Rookie cornerback Cameron Kinley's request to delay his U.S. Navy commission to play in the NFL for the Tampa Bay Buccaneers has been denied.
Kinley is being required by the Navy to commission as an ensign and is not permitted to appeal the decision, which was not explained, Divine Sports and Entertainment, which represents Kinley, said in a statement.
Kinley, a team captain at Navy and class president, signed as an undrafted free agent with the Buccaneers and participated in the team's rookie minicamp, with the Navy's permission.
In a statement released Monday afternoon, Kinley said that he has "spent the past week processing my emotions, as it is very difficult to have been this close to achieving a childhood dream and having it taken away from me." He also said he "hopes that this situation will soon be overturned and that I can get back to competing on the field and representing the U.S. Navy."
My personal statement regarding the Navy's denial of my request to delay my service: pic.twitter.com/AsNLEPdF1Z— Cameron Kinley (@ck3thethrill) June 7, 2021
"As a Naval Academy graduate, football player, and decorated combat veteran I understand Cameron's commitment," Divine Sports and Entertainment co-founder Ryan Williams-Jenkins said in the statement. "I also understand there are ways he can fulfill his commitment while representing the Navy and playing professional sports. I played with three-time Super Bowl Champion Joe Cardona, who still serves our country as a Navy reservist. If there is a directive and precedent allowing other service academy athletes to pursue this opportunity, what makes Cameron different? It is important to note that this could have a long-term impact on his mental health going forward. He wants to fulfill both of his childhood dreams, playing in the NFL and honorably serving his country."
Divine Sports and Entertainment pointed out that players for other service academies have been allowed to forgo their commissions, naming West Point's Jon Rhattigan, who signed with the Seattle Seahawks, and the Air Force's Nolan Laufenberg and George Silvanic, who signed with the Denver Broncos and Los Angeles Rams, respectively.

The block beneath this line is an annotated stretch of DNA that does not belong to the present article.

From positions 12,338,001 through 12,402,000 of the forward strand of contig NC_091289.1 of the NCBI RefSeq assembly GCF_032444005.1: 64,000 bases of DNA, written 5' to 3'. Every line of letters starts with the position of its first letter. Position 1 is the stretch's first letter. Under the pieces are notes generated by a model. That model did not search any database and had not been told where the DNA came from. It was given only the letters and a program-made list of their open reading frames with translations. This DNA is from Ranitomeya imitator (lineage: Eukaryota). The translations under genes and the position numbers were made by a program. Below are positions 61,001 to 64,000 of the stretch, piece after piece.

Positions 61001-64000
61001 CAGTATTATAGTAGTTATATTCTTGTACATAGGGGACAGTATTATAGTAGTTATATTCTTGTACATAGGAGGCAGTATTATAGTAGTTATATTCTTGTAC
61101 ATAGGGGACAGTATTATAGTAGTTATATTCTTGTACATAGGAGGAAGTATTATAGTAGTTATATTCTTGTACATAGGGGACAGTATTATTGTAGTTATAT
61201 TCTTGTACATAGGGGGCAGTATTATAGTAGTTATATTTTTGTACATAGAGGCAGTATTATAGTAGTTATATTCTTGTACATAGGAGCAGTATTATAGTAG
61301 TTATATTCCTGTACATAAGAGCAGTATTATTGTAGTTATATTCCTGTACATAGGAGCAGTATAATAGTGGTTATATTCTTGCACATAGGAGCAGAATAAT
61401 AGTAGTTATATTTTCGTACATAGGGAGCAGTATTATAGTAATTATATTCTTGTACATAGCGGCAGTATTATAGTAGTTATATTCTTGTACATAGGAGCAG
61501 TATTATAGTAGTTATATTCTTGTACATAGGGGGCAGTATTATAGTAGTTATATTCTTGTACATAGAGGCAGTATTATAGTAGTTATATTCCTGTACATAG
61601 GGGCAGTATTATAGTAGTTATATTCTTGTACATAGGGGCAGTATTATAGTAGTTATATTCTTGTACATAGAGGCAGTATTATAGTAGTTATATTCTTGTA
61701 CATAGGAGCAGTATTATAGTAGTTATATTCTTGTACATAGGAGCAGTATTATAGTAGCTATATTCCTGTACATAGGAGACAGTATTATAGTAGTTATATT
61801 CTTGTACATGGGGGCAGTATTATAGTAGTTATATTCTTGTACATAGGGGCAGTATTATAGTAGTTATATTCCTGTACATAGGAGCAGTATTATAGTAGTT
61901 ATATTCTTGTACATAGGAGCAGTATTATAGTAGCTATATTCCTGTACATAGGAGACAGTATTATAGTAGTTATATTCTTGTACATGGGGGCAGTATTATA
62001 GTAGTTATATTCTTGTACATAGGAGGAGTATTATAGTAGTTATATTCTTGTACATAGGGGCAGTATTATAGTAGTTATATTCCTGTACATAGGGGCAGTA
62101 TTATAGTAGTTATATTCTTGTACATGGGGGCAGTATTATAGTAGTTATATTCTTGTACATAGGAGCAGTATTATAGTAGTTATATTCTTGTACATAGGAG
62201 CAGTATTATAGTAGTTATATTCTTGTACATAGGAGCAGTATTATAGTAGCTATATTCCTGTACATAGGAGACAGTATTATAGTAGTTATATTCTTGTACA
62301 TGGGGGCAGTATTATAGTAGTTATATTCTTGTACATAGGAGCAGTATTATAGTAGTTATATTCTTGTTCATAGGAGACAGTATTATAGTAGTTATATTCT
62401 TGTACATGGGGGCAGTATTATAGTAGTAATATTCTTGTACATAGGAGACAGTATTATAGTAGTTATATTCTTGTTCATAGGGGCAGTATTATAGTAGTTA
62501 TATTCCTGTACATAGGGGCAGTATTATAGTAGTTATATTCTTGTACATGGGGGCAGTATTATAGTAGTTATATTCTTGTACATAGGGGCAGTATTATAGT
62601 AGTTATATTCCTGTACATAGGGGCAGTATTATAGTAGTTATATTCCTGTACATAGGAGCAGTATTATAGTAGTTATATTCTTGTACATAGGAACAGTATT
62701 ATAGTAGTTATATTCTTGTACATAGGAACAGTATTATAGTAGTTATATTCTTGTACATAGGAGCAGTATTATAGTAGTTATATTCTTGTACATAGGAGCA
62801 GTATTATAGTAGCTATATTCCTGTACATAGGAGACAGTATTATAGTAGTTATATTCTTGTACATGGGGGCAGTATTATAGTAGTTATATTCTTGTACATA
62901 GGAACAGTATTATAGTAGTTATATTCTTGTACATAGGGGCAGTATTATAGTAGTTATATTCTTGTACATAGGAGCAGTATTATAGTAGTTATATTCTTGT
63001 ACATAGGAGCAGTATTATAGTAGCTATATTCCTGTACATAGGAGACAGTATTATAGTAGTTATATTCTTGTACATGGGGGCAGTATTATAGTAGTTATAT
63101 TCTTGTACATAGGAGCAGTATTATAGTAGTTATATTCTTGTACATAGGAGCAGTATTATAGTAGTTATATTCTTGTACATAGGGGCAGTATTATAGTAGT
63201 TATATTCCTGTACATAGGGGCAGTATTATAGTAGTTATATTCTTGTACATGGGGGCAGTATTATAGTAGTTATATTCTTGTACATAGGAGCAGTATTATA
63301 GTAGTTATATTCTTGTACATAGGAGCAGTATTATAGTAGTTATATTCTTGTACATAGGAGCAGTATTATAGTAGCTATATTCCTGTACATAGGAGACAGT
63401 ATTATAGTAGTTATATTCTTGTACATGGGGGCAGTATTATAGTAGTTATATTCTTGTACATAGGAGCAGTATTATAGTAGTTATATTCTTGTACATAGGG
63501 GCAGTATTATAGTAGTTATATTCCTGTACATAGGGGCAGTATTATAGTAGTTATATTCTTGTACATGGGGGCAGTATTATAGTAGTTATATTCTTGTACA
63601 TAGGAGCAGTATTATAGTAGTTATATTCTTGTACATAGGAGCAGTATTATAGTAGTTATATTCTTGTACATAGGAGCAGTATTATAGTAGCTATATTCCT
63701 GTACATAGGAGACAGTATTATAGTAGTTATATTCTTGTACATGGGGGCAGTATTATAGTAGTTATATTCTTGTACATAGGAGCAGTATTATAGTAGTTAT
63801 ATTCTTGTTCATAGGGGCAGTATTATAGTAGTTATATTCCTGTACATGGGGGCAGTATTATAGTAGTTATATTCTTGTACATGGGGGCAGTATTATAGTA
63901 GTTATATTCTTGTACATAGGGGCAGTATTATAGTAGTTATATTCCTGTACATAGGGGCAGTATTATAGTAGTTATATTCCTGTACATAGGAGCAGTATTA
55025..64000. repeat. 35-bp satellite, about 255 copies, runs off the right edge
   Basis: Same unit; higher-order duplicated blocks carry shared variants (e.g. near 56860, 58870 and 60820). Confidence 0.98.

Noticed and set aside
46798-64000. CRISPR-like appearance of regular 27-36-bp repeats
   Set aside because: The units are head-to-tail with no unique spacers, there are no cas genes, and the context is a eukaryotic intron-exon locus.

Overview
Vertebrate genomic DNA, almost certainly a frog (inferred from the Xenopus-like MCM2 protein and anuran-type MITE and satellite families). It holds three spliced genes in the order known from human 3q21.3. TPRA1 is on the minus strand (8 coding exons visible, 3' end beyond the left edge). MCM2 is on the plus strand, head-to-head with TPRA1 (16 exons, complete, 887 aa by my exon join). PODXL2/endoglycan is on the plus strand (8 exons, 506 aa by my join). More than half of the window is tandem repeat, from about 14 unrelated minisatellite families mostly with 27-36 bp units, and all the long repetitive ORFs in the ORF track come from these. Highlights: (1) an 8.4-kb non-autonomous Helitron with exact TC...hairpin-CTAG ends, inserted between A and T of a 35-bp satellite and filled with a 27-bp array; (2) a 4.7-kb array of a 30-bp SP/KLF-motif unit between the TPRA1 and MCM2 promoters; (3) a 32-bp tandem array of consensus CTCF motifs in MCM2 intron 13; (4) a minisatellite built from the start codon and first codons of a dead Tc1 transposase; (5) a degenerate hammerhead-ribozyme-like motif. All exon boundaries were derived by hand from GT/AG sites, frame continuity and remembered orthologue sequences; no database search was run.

Captain Jereal Dorsey, a spokesman for the acting secretary of the Navy, wrote in a statement: "When students accept admission and continue their education in this program, there is an understanding and acknowledgement that they will upon graduation be commissioned. Every Midshipman attends on the same terms and each has the same responsibility to serve. Exceptions to that commitment to serve have been rightfully rare.
"Following discussions with senior Department of Navy leadership and in accordance with existing Department of Defense policy, acting Secretary of the Navy Thomas W. Harker, declined to forward requests from recent Naval Academy graduates to the Secretary of Defense, seeking to delay their commissions."
After the Navy's decision, Kinley, who is from Memphis, wrote a letter last week to Sen. Marsha Blackburn, R-Tennessee, for her help in approaching the Navy to change its decision.
"I am well aware and embrace the commitment that I made to serve when I arrived at the Naval Academy and am not asking to set aside that commitment. Instead, I want to represent my country and the Navy as an NFL player just as other players have been able to do. ... If allowed to pursue an opportunity in the NFL, I will use that platform to promote service, respect for the armed services, and show young men that they can succeed in the most demanding professions, no matter their background," he wrote in the letter.
Kinley graduated from the Naval Academy last week and presented a gift to Vice President Kamala Harris after her speech during the graduation ceremony.
In 2019, then-Secretary of Defense Mark Esper signed a memo under the direction of former President Donald Trump to open the door for athletes at the service academies to delay active-duty military service to play professional sports after they graduate.